Metricon’s failed application, which follows another to the Federal Court in April that was also thrown out, was the final avenue of appeal for the builder, which was fined for copying Porter Davis’ "alfresco quadrant" concept in five of its house designs.
The quadrant is an outdoor space bound by, and sharing a roof with, the home’s kitchen, meals area, rumpus room and family room.
"Today’s decision has significant implications for the industry in terms of increased costs and is likely to usher in a far more conservative and cautious approach to design development and innovation," Metricon spokesman Gideon Kline said on Friday. "Metricon felt pursuing leave to appeal to the High Court was important for itself but also for the broader project building industry.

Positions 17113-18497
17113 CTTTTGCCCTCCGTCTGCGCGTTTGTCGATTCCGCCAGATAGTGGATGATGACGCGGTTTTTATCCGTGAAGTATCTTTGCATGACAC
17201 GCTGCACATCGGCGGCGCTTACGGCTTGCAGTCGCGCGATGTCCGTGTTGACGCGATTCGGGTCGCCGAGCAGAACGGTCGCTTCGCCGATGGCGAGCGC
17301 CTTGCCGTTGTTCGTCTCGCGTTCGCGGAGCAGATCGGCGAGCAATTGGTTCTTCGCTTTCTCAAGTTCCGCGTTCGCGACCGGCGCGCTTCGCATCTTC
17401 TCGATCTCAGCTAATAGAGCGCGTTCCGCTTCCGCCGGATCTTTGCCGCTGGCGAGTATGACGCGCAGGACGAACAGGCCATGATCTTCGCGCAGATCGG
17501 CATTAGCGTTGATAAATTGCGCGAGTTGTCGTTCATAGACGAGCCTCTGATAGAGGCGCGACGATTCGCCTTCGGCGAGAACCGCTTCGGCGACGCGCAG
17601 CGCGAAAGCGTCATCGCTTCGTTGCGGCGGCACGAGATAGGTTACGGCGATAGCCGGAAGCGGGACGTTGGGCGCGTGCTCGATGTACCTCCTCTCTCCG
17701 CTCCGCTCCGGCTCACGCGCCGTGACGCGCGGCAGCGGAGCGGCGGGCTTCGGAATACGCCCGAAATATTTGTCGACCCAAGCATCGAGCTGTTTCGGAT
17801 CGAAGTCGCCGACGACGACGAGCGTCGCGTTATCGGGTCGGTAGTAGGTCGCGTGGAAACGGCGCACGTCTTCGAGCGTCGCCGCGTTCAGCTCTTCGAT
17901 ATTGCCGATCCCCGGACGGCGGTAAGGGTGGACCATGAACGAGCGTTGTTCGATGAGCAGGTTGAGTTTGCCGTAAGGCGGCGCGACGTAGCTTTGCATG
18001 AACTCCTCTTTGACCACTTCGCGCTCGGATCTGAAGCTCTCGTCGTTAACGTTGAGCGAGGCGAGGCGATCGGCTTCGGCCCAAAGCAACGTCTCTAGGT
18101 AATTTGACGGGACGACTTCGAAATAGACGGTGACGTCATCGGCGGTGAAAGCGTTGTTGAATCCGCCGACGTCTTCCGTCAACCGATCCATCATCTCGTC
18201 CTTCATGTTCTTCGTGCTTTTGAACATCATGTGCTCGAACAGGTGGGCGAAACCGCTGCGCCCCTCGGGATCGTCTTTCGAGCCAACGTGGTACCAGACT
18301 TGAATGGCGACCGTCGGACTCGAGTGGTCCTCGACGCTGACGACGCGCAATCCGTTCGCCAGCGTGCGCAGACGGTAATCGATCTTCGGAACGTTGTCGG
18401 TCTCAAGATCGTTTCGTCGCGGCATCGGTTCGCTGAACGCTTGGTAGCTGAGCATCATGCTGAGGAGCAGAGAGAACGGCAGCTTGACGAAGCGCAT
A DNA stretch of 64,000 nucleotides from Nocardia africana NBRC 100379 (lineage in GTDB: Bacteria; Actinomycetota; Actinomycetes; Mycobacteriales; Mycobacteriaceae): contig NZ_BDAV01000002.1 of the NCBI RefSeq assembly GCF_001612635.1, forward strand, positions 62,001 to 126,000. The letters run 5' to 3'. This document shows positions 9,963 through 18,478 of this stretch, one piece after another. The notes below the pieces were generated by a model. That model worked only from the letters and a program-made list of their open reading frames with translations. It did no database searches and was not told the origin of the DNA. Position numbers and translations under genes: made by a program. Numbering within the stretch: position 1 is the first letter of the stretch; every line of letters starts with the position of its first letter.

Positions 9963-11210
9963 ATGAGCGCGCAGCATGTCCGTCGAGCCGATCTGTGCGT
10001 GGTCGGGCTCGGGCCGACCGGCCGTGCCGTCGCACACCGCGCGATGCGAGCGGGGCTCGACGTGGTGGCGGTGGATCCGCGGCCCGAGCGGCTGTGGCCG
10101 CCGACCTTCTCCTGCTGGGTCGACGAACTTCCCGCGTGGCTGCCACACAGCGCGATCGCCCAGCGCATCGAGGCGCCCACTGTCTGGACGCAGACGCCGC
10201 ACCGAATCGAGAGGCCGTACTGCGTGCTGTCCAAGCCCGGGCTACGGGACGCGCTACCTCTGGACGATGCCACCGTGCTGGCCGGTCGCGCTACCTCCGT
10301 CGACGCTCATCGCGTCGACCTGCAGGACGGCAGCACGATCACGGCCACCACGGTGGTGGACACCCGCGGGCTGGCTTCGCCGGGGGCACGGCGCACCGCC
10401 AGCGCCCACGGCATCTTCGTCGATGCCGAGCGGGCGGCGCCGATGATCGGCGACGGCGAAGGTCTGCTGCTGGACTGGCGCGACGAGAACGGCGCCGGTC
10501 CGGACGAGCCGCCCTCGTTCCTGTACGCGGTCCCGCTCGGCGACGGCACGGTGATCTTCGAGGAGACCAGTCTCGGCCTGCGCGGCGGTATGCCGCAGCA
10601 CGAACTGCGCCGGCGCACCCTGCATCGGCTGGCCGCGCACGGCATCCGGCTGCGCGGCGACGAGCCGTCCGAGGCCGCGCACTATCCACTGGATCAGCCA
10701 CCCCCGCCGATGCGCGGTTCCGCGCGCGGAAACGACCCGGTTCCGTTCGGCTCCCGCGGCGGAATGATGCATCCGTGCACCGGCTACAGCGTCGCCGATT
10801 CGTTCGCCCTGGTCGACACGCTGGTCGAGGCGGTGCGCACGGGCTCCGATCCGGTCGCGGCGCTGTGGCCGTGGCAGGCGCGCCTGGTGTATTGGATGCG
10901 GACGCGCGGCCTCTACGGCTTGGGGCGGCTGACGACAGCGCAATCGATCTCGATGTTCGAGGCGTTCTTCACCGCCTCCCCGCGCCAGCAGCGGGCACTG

"These effects will flow through to the general public by harming innovation in new home design and housing affordability."
Justice John Gilmour will now rule on damages to be paid by Metricon.
Porter Davis managing director Anthony Roberts said he was relieved the matter was over and that Porter Davis had been vindicated.
He said Porter Davis’ designs have been conclusively recognised and protected.
Porter Davis had previously launched legal action against Carlisle Homes, which it claimed also used its "alfresco quadrant", and Dennis Family Homes.